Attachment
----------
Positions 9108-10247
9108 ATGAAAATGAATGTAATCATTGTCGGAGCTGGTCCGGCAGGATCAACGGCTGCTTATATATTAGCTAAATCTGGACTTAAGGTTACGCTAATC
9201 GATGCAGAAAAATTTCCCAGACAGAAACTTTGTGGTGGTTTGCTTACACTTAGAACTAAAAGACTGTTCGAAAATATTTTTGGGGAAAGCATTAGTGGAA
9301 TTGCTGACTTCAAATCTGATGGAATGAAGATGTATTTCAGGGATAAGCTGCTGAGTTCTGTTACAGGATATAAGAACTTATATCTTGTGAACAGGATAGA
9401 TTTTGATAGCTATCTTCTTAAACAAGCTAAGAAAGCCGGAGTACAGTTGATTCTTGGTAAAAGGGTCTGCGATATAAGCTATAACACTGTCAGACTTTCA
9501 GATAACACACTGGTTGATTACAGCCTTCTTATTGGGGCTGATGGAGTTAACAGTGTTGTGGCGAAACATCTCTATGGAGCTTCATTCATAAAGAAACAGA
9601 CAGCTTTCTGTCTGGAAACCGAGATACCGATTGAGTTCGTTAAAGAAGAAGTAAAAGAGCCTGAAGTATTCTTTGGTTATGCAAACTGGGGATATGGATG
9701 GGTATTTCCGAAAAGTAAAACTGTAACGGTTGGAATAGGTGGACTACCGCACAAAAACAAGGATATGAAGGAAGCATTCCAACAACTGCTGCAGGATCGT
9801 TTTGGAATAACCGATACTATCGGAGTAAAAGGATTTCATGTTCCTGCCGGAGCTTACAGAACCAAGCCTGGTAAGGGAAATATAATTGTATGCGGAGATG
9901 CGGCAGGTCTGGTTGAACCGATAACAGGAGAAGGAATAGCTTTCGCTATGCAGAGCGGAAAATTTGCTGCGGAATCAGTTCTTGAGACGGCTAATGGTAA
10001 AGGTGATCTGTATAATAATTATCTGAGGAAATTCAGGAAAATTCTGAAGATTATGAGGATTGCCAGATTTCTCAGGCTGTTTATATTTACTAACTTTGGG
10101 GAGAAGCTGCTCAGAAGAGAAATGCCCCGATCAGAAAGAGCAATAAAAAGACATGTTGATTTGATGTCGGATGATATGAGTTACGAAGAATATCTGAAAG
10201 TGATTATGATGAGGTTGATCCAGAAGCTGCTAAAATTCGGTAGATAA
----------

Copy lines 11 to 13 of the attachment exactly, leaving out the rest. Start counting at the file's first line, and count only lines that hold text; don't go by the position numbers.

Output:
10001 AGGTGATCTGTATAATAATTATCTGAGGAAATTCAGGAAAATTCTGAAGATTATGAGGATTGCCAGATTTCTCAGGCTGTTTATATTTACTAACTTTGGG
10101 GAGAAGCTGCTCAGAAGAGAAATGCCCCGATCAGAAAGAGCAATAAAAAGACATGTTGATTTGATGTCGGATGATATGAGTTACGAAGAATATCTGAAAG
10201 TGATTATGATGAGGTTGATCCAGAAGCTGCTAAAATTCGGTAGATAA